The fantasy playoffs are here people. Whether your league’s official playoff schedule starts this week or next, this is the week where it gets down to the business-end of things. You’re either trying to make the playoffs or progress to the next stage, so you need to win. With the stakes so high, I want to start this off by saying something very important. Do not change what got you this far. I am going to tell you some people I like this week, and pump the breaks on a couple of players that aren’t in a good situation, but don’t just pick based on this, let it inform you. The decisions you make this week, and hopefully over the next two weeks, are the ones that you’re going to be living with for the next 6 months. Good luck, and let’s get started.

Week 14 Starts of the Week

Jack Doyle – In the absence of Eric Ebron, who is on IR, the Colts second tight end Jack Doyle has stepped up and assumed the role of their primary option at the position, and last week he saw fantastic volume and it paid off. He turned 11 targets into 6 for 73, which is a nice stat line on its own, and he put the cherry on top with a touchdown, too. That solid performance resulted in 16.3 fantasy points (all points given in Half PPR), which solidified the Indy TE with the number 3 score of the week at the position. The uptick in volume facilitated a great week, and in Week 14 you can add the matchup against Tampa Bay on top and there’s not a lot more you could ask for. You can start Jack Doyle over any tight end that isn’t named Kelce or Kittle, as far as I’m concerned. All Doyle needs is to get the same type of involvement again and he’ll continue to be a TE1 for the rest of the year.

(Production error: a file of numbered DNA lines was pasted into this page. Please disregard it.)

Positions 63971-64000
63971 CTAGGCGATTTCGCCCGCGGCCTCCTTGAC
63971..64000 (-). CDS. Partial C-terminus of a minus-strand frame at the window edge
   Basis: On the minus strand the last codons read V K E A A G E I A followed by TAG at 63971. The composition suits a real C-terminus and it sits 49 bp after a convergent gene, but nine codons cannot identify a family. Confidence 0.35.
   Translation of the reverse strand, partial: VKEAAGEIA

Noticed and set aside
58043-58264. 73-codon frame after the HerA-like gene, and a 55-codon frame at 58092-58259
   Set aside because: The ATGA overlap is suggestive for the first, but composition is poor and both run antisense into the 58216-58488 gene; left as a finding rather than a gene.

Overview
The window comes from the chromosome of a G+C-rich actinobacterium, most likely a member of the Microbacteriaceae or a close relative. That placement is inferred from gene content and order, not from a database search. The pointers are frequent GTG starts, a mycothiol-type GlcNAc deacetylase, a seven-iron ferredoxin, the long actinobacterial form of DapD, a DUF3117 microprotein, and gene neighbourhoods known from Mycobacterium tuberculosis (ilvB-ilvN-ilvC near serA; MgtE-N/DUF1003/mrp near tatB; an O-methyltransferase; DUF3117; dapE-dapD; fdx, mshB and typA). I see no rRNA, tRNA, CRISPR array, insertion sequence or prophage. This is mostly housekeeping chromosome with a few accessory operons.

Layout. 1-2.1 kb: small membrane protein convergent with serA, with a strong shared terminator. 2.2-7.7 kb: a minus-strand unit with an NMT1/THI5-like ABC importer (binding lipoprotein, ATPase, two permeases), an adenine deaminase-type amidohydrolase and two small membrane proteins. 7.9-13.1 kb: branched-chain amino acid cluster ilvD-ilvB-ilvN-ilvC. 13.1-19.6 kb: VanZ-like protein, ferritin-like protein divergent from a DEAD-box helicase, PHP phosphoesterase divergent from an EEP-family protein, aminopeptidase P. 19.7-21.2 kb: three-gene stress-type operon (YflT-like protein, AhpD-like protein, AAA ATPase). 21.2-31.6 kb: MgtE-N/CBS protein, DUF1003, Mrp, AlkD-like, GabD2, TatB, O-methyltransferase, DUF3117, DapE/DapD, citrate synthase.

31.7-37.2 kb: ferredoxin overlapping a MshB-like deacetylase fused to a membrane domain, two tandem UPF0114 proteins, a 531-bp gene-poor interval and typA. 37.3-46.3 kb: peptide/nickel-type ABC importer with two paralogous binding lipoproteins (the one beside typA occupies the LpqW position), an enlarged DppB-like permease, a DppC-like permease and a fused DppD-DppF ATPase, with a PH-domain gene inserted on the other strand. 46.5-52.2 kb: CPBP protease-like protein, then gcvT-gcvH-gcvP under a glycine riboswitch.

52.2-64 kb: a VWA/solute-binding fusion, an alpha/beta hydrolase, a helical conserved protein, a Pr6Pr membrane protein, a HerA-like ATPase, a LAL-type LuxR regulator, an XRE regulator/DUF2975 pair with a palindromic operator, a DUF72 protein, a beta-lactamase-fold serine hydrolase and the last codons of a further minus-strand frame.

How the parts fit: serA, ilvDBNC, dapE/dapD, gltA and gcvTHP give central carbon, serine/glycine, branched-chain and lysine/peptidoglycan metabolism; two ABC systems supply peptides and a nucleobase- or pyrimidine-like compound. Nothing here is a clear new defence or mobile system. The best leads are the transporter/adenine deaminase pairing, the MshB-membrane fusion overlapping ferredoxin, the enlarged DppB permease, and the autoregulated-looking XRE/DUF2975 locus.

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Kareem Hunt – The Cleveland Browns have started to work things out toward the end of the season, just like they did last year, and their discovery of how to play football has also coincided – it isn’t caused by him, but it sure as hell doesn’t hurt – nicely with the return of Kareem Hunt. In Week 10, his first week back, he announced his role with a ridiculous 7 receptions straight off the bat, and has been gradually involving himself in the running game too. He hasn’t reached much in terms of a ceiling, but the floor has been impressive. If you can come in and put up some points week-in week-out, in time for a great matchup against Cincinnati, then you’ve earned a flex play for someone in a tough spot. I would personally avoid him in standard leagues, but if you’re in a PPR or at least Half PPR league, he will give you a receiving floor with touchdown upside against a bad defense.